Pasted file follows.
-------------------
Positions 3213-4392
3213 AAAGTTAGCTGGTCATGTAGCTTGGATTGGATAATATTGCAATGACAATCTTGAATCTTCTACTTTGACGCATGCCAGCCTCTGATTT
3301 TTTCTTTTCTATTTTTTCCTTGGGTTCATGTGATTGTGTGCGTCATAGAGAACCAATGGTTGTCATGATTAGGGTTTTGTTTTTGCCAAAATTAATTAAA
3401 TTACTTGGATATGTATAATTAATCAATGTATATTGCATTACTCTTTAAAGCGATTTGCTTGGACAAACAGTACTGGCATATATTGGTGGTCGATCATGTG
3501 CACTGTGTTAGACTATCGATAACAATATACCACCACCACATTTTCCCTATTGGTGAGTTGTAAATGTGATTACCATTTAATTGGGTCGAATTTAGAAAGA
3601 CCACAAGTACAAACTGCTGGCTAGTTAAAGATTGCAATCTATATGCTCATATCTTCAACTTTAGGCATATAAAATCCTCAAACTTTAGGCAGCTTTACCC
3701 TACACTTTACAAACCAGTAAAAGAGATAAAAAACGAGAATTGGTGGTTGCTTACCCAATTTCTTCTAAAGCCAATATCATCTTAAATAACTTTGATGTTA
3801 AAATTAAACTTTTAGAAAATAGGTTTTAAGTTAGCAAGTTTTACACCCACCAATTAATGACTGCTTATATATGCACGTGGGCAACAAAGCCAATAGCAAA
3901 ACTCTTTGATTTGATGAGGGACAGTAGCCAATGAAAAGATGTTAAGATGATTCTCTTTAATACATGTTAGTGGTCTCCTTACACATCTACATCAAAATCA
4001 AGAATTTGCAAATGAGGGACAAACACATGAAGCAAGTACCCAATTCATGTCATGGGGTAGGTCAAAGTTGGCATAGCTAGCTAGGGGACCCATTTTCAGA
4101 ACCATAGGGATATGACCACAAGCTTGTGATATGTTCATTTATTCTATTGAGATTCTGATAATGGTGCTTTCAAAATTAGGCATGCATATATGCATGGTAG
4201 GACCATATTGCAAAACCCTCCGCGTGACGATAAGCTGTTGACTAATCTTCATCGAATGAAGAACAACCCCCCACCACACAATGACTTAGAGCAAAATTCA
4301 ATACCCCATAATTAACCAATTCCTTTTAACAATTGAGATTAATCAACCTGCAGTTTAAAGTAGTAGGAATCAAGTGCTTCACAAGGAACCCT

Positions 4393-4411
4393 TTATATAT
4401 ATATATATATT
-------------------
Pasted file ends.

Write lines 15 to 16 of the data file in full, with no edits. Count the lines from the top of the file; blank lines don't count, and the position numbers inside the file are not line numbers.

4393 TTATATAT
4401 ATATATATATT